“The center of Maya life was the maize-god,” said the owner of a restaurant whose staple food was the corn tortilla. “The entire journey of the maize god is tied to the death and rebirth of the sun. The Jaguar Paddler represents the darkness, where the seed dies in order to be reborn. The kankin dog accompanies the sun on its journey through the dark underworld, and the macaw parrot represents the air element that is needed for the creation of maize, the substance of life. You notice the maize-god sits in the center of the canoe. The spider monkey represents the previous creation before the maize people. The iguana lizard represents the element of fire from the underworld that gives heat to the new creation. The Stingray Paddler completes the ascent of the solar canoe back to the light of day. Also, being a fish, the stingray represents the water element, without which the maize could not come to life.”

That explanation gave me a new perspective on the profound importance of maize and the solar deity embedded in the corn seed. The substance of life – on earth as it is in the heavens. And ultimately, the nourishment that gives life to the people on earth.

That night, before the early morning dawn, I had a dream of a fish, which resembled a stingray. It was caught on a line. When I brought it in, I took out the backbone, its skeletal structure. I associated it with the Stingray Paddler in the Maya mythic story. Now I felt as if the animal spirits of the jaguar (lunar night) and the stingray (solar day) were accompanying me on my journey through the Maya world.

Early in the morning, a shuttle bus picked up my son for his journey back to Belize to catch a flight back to Oregon, and back to his wife.

Now it was just the three of us: my daughter Susie, my wife Elsa, and I. From here on out, I would depend on the two women in my life to plan and direct the rest of the trip throughout Guatemala. We had two weeks, and I hoped to make the most of it. Susie knew I wanted to see the Maya archaeological site in Copan, Honduras, and Elsa wanted to enjoy some time on the beach. We drew up a tentative plan of places all three of us would enjoy visiting: the ruins in Copan, the colonial city of Antigua, the coastal town of Monterrico, the famous Lake Atitlan, the market day in Chichicastenango, and the museums in Guatemala City.

We were initially planning to spend two nights in Flores, but after some deliberation, we decided there wasn’t much to do on the island town. We talked about revisions to our plan over a cup of coffee at a local restaurant. I studied the map of the lowlands of Peten on the wall. The map said Peten in northern Guatemala was the “Corazon del Mundo Maya” (Heart of the Maya World). There were a lot of archaeological sites to explore, but we had other places to see. This was my introductory trip to Guatemala, and I trusted Susie to show me the highlights of the land she had visited six years ago.

Our next decision was to walk to the nearby town of Santa Elena at the southern end of the causeway and find the bus station. It was less than one kilometer to walk on a stone-paved street.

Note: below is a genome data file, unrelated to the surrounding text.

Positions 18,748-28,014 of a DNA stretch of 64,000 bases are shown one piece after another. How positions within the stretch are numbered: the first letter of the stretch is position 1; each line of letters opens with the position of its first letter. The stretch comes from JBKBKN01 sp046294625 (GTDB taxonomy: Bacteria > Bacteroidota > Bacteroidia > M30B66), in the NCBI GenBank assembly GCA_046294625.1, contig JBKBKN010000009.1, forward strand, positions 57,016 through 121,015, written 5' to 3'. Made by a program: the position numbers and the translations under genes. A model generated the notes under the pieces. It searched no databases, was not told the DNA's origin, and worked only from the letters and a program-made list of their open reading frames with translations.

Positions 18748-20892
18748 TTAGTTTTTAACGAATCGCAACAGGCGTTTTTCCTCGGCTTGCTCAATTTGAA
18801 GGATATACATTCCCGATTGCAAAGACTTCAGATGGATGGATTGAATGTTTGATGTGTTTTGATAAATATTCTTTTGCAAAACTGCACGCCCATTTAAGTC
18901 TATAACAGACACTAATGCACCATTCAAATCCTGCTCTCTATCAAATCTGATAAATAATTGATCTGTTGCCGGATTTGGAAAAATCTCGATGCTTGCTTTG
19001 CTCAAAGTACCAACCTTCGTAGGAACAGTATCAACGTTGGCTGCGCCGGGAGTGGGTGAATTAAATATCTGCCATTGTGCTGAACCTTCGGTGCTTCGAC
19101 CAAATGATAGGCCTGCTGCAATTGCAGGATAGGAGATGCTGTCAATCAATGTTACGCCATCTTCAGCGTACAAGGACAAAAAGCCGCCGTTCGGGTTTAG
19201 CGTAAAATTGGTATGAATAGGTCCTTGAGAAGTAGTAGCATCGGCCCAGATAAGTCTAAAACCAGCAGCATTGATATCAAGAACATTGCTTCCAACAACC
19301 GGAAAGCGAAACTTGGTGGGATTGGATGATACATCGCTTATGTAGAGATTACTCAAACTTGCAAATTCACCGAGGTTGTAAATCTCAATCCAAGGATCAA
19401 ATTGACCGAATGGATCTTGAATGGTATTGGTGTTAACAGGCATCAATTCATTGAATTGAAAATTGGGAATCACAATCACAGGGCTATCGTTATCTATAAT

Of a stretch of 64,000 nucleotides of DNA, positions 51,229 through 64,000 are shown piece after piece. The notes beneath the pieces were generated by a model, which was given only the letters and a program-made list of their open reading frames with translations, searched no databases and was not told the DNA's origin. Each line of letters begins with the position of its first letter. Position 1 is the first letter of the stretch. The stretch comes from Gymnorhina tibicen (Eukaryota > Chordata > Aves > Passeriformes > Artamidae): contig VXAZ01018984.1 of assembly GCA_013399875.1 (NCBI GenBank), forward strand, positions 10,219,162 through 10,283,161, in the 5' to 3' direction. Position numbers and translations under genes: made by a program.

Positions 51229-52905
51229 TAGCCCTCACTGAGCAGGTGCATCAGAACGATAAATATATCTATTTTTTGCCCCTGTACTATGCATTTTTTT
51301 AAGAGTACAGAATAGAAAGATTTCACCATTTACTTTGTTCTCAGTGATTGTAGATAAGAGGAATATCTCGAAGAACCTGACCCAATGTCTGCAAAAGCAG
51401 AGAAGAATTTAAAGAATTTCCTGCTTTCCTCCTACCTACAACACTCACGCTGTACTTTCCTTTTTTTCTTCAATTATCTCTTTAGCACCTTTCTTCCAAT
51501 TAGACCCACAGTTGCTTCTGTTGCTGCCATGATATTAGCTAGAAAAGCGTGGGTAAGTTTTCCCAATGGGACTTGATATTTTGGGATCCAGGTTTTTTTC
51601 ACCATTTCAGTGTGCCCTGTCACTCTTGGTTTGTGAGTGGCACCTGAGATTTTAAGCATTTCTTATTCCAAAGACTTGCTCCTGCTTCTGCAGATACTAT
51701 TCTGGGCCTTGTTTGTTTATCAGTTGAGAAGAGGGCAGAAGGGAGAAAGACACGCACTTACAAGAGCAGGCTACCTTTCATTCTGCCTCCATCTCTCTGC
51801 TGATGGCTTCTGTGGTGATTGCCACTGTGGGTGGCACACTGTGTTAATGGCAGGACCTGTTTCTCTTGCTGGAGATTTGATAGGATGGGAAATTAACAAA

There was an interesting billboard in Santa Elena that intrigued me. It advertised a spiritual center, and it had an attractive sub-title: “Secretos de la Selva” (Secrets of the Forest). On the left side of the wide billboard was displayed a flow of rainbow-colored lights entering a pair of outstretched receptive hands, and on the right side was a Christ-like image with outstretched giving hands. It seemed to be a perfect blend of a new age image of the auric energy in the hands and a Christian image of the healing hands of Christ.

When we arrived at the bus station, I watched as Susie and Elsa interacted with the locals and the ticket counter agent to get all the information they needed to make their next move. An overnight bus to Guatemala City would be the perfect solution. We wouldn’t need to waste a night at the hotel in Flores, and we would be ready to see the ruins in Copan the following day. It was nice having guides that both knew Spanish. I made good use of my time by studying a chart of the Maya number system on the station wall. The base 20 (or vigesimal) number system used dots (for ones), lines (for fives), and shells (for zero). The base 20 system utilized the digits on both hands and the toes on both feet.

As we walked leisurely across the causeway back to the island, I noticed an archway with an inscription welcoming the tourist to Isla de Flores (Island of Flowers): “Bienvenidos a Isla de Flores, Plaza Turistica Concordia.” It was a perfect place to take a picture with my lovely daughter Susie.

Right after we went through the archway, Susie noticed a bowl of mango pieces in plastic baggies on a park bench. What happened afterwards is a story in itself, and I asked Susie to write an account of the incident in her own words. Here is what she wrote:

By Susie

What do you do in Guatemala when you’re a 10-year-old boy and don’t know how to read? Sell mangos, of course! This is who we had the pleasure of encountering on our leisurely stroll in the sleepy island town of Flores.